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alex23

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- Homework Statement
- Study the action (in the sense of Hamilton) for the one-dimensional movement of a particle of mass 1 in a field of constant forces and prove that it reaches a minimum for the real trajectory of the particle.

- Relevant Equations
- ##L=T-V##

##T=\frac{1}{2}m\dot x^2##

##V=-mgx##

Action: ##S=\int{L(t,x,\dot x)dt}##

Using the Lagrangian of the system I reached that ##x(t)=\frac{1}{2} gt^2+ut ## is the real trajectory of the particle.

After that, I consider different trajectories: ##x(\alpha,t) = x(t) + \alpha(t)## with ##\alpha(t)## being an arbitrary function of t expect for the conditions ##\alpha(0)=\alpha(T)=0##, where ##T## is the final time of the movement. This way ##x(\alpha,t)## shows a family of trajectories that start and end in the same points as the real trajectory ##x(t)##.

Now, the problem asks me to study the action and prove that the real trajectory makes the action an extremal (in this case a minimum). For that, I calculated the variance of ##S: \delta S= S(\alpha) - S(0)##.

To do that I calculated the Lagrangian of both ##x(\alpha,t)## and ##x(0,t)## and introduced them both to calculate ##S(\alpha)## and ##S(0)## and introduce them in the formula above. Doing that I reached this:

$$ \displaystyle\int_{0}^{T}{[\frac{1}{2}(gt+u+\dot \alpha(t))^2 -g(\frac{1}{2}gt^2+ut+\alpha(t))]dt} - \displaystyle\int_{0}^{T}{[\frac{1}{2}(g^2t^2+u^2+2ugt)-(\frac{1}{2}g^2t^2+ugt)]dt} $$

Where ##\dot\alpha(t)## is used to denote the total time derivate of ##\alpha(t)##, so ##\dot\alpha(t)=\frac{d\alpha(t)}{dt}##.

After expanding the integral and combining them I reached to this:

$$ \displaystyle\int_{0}^{T}{(\frac{1}{2}\dot\alpha^2(t)+gt\dot\alpha(t)+u\dot\alpha(t)-g\dot\alpha(t))dt} $$

This leaves me with 3 integrals, the first:

##\frac{1}{2}\displaystyle\int_{0}^{T}{\dot\alpha^2(t)dt}##, which is always positive, which would make it so it had a minimum in ##\alpha=0## and hence proving that the real trajectory makes the action S an extremal.

The second integral:

##u\displaystyle\int_{0}^{T}{\dot\alpha(t)dt}=u[\alpha(T)-\alpha(0)]=0##, which would make it so it didn't contribute.

And the third integral and the reason for my problems:

##g\displaystyle\int_{0}^{T}{(t\dot\alpha(t)-\alpha(t))dt}##, which I can't seem to make 0 since I think it would not be 0 in the general case and I can't see where I was mistaken before to make this integral appear.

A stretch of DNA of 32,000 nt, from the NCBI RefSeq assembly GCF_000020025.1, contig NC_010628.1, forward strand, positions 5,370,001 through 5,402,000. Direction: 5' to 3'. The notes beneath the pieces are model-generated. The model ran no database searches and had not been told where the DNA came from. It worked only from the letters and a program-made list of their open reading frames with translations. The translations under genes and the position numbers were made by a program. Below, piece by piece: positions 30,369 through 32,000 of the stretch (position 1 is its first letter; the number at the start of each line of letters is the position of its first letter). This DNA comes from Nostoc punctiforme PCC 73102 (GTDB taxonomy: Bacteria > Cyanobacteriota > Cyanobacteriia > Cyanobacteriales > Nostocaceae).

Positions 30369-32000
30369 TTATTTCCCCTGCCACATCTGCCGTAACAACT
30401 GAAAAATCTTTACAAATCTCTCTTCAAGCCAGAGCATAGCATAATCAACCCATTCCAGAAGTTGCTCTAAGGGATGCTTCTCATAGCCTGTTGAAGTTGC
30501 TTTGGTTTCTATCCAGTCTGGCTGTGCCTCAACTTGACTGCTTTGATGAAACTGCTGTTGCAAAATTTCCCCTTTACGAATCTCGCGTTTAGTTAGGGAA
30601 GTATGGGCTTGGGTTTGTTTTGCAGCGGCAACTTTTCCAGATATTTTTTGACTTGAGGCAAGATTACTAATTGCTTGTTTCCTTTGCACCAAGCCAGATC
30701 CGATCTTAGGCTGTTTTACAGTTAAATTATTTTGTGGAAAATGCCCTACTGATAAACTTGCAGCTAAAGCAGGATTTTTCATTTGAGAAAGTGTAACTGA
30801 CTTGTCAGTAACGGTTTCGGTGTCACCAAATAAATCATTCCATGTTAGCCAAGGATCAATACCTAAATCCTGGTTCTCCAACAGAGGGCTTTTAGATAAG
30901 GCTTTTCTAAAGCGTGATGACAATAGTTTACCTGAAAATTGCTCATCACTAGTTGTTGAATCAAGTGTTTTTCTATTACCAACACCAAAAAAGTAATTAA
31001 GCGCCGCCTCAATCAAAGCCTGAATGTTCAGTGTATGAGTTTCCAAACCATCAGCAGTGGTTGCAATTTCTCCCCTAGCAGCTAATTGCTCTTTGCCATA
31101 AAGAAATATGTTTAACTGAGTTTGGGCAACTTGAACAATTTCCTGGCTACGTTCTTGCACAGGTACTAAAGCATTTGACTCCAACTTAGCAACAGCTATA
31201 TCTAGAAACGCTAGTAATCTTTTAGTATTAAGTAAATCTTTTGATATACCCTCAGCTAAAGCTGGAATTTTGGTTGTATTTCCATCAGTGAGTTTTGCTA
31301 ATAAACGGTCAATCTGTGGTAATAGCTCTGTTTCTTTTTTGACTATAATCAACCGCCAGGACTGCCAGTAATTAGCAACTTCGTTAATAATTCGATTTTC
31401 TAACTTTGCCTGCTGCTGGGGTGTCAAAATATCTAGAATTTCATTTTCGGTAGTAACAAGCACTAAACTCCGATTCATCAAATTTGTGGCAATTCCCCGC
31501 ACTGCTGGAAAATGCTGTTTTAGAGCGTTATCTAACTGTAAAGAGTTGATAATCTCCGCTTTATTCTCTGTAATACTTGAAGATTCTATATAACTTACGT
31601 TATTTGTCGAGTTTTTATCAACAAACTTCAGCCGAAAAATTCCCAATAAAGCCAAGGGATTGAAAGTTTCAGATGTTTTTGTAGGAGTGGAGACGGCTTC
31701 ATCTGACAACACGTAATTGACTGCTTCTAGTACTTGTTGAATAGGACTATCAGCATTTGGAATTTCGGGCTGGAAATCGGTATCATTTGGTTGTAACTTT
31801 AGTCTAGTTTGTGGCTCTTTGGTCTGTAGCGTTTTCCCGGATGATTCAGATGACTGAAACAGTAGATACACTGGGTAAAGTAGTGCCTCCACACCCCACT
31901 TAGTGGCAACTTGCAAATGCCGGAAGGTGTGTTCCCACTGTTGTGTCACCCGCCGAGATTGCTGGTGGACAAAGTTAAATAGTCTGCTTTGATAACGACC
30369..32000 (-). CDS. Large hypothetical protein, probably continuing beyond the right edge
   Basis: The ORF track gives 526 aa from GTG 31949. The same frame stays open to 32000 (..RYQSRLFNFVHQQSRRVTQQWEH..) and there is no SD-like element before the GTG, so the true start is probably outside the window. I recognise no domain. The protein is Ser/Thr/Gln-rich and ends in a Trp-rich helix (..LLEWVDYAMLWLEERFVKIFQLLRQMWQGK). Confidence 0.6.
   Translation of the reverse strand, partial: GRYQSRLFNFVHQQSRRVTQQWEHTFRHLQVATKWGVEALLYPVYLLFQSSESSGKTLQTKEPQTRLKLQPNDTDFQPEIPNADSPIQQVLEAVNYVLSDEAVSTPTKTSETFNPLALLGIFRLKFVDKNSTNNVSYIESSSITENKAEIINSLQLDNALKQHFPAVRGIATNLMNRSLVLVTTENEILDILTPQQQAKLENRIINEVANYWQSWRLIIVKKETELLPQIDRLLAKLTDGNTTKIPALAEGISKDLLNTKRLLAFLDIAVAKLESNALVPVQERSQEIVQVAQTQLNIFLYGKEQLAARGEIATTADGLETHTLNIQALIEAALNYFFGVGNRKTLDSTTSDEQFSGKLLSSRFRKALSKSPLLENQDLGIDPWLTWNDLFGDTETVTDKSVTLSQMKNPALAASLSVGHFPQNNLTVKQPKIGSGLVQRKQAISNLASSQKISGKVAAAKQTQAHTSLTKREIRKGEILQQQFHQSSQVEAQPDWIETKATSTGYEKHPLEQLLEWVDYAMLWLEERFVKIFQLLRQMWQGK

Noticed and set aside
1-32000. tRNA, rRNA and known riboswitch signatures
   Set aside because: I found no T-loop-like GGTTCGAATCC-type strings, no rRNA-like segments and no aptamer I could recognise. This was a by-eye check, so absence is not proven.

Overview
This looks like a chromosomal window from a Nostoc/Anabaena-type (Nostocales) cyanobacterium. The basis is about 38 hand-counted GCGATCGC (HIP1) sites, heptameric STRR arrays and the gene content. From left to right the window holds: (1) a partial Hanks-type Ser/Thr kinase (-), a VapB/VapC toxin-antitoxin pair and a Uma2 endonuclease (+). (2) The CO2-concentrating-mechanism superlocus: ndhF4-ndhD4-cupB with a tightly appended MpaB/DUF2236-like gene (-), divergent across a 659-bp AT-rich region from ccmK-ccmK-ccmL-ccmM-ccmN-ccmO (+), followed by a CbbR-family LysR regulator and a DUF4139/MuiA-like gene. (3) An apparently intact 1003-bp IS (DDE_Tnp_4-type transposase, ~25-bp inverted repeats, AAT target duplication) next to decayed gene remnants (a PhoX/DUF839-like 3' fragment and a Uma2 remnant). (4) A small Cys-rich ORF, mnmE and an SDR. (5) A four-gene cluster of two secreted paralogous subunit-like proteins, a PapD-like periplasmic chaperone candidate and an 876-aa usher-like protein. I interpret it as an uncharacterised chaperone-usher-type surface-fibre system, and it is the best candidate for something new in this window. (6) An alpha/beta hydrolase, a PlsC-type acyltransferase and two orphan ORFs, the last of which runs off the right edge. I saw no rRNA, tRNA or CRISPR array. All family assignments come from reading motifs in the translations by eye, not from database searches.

I know for a fact that the objectives is to reach that ##\delta S=S(\alpha)-S(0)=\frac{1}{2}\displaystyle\int_{0}^{T}{\dot\alpha^2(t)}##. And making the argument I made above would be sufficient to solve the problem.

I don't think the mistakes is after expanding and simplifying the integrals, so the error should come from before that, but I can't seem to locate where I was mistaken. Any help pointing where the mistake is would be greatly appreciated.

Thanks in advance!

Edit: I edited the post to properly format everything in LaTeX since I didn't know it was supported by the forum, hopefully it makes it easier to read! And sorry for the inconvenience.

After that, I consider different trajectories: ##x(\alpha,t) = x(t) + \alpha(t)## with ##\alpha(t)## being an arbitrary function of t expect for the conditions ##\alpha(0)=\alpha(T)=0##, where ##T## is the final time of the movement. This way ##x(\alpha,t)## shows a family of trajectories that start and end in the same points as the real trajectory ##x(t)##.

Now, the problem asks me to study the action and prove that the real trajectory makes the action an extremal (in this case a minimum). For that, I calculated the variance of ##S: \delta S= S(\alpha) - S(0)##.

To do that I calculated the Lagrangian of both ##x(\alpha,t)## and ##x(0,t)## and introduced them both to calculate ##S(\alpha)## and ##S(0)## and introduce them in the formula above. Doing that I reached this:

$$ \displaystyle\int_{0}^{T}{[\frac{1}{2}(gt+u+\dot \alpha(t))^2 -g(\frac{1}{2}gt^2+ut+\alpha(t))]dt} - \displaystyle\int_{0}^{T}{[\frac{1}{2}(g^2t^2+u^2+2ugt)-(\frac{1}{2}g^2t^2+ugt)]dt} $$

Where ##\dot\alpha(t)## is used to denote the total time derivate of ##\alpha(t)##, so ##\dot\alpha(t)=\frac{d\alpha(t)}{dt}##.

After expanding the integral and combining them I reached to this:

$$ \displaystyle\int_{0}^{T}{(\frac{1}{2}\dot\alpha^2(t)+gt\dot\alpha(t)+u\dot\alpha(t)-g\dot\alpha(t))dt} $$

This leaves me with 3 integrals, the first:

##\frac{1}{2}\displaystyle\int_{0}^{T}{\dot\alpha^2(t)dt}##, which is always positive, which would make it so it had a minimum in ##\alpha=0## and hence proving that the real trajectory makes the action S an extremal.

The second integral:

##u\displaystyle\int_{0}^{T}{\dot\alpha(t)dt}=u[\alpha(T)-\alpha(0)]=0##, which would make it so it didn't contribute.

And the third integral and the reason for my problems:

##g\displaystyle\int_{0}^{T}{(t\dot\alpha(t)-\alpha(t))dt}##, which I can't seem to make 0 since I think it would not be 0 in the general case and I can't see where I was mistaken before to make this integral appear.

I know for a fact that the objectives is to reach that ##\delta S=S(\alpha)-S(0)=\frac{1}{2}\displaystyle\int_{0}^{T}{\dot\alpha^2(t)}##. And making the argument I made above would be sufficient to solve the problem.

I don't think the mistakes is after expanding and simplifying the integrals, so the error should come from before that, but I can't seem to locate where I was mistaken. Any help pointing where the mistake is would be greatly appreciated.

Thanks in advance!

Edit: I edited the post to properly format everything in LaTeX since I didn't know it was supported by the forum, hopefully it makes it easier to read! And sorry for the inconvenience.

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